I completely agree with you on all your facts — you’ve laid them out brilliantly. And I’d love to see big oil go the way of Kodachrome.
BUT. And that’s a big but. You’ve missed one VERY important point.
Half our country lives in cities, and for them, life will go exactly the way you’ve described.
But the other half does not live in cities. They will not have access to autonomous rideshare networks. They will not be giving up their off-road-capable 4x4 F-150s and Dodge Rams any time soon.
These are also people who are currently living on the razor-edge, economically speaking. They’re not doing long-term 40-year cost-benefit analyses. They’re trying to figure out how to make their monthly mortgage and car payments.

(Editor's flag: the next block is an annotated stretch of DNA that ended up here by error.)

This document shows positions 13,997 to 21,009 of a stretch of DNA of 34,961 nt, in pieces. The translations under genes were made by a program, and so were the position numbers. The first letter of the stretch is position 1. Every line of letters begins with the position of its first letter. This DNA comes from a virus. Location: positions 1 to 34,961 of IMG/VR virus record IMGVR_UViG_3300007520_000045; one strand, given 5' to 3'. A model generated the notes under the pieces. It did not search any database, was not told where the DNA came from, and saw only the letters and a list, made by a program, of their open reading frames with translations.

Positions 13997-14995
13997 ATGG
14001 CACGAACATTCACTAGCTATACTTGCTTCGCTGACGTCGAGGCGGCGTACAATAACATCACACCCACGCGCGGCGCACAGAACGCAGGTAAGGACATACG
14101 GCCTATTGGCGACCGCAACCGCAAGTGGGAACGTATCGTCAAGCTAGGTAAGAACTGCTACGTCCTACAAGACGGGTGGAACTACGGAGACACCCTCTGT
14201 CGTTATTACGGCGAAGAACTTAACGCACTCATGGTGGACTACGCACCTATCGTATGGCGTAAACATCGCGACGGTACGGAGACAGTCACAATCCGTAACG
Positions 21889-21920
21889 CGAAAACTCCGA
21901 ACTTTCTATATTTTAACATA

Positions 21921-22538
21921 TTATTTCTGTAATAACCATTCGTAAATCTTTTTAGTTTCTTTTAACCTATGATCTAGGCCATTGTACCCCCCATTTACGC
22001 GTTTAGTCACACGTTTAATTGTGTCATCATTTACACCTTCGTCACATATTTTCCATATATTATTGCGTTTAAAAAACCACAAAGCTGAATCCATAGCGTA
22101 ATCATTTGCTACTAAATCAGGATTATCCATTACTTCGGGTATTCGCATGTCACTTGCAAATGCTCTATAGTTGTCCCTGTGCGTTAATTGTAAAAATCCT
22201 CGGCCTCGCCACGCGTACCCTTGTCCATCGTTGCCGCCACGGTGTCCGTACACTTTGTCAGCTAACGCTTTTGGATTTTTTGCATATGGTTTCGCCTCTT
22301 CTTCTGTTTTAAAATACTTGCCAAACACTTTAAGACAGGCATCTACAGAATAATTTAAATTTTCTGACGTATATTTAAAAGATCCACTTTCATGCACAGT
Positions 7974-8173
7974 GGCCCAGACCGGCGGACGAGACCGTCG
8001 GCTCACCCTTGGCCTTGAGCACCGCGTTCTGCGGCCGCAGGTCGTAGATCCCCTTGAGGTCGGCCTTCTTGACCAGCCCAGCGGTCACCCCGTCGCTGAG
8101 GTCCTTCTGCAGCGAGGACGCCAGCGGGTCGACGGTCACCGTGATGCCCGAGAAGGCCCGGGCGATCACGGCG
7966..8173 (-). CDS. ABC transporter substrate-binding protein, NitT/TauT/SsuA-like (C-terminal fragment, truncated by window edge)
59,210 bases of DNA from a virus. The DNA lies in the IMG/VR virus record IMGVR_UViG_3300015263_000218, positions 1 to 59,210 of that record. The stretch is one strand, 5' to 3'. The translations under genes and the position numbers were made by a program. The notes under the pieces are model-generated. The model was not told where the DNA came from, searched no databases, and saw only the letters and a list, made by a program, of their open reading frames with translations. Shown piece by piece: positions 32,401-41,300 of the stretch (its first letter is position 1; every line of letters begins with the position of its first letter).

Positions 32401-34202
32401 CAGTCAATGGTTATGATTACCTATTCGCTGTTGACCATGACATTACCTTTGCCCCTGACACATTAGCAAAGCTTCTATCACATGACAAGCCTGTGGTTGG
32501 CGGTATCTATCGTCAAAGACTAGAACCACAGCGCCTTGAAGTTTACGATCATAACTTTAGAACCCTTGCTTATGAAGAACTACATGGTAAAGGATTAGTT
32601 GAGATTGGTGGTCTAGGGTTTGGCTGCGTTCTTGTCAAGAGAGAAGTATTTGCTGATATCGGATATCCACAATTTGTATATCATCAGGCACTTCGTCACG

The economics of rural life mean that a whole lot of internal-combustion engines will remain on road. Beyond the numbers: they also view their gas cars as representations of FREEDOM, while holding electric vehicles as a suspiciously socialistic manifestation of effete urban sophistication. Don’t underestimate the inertial power of conservatism (these are people who still use incandescent bulbs because those OTHER bulbs are “liberal”.)
So don’t write off big oil just yet. But your analysis points to even MORE polarization and disconnect between rural and urban voters over the next 10 years. If you think our country is having a hard time coming to consensus now, imagine what it’ll be like after the autonomous car revolution….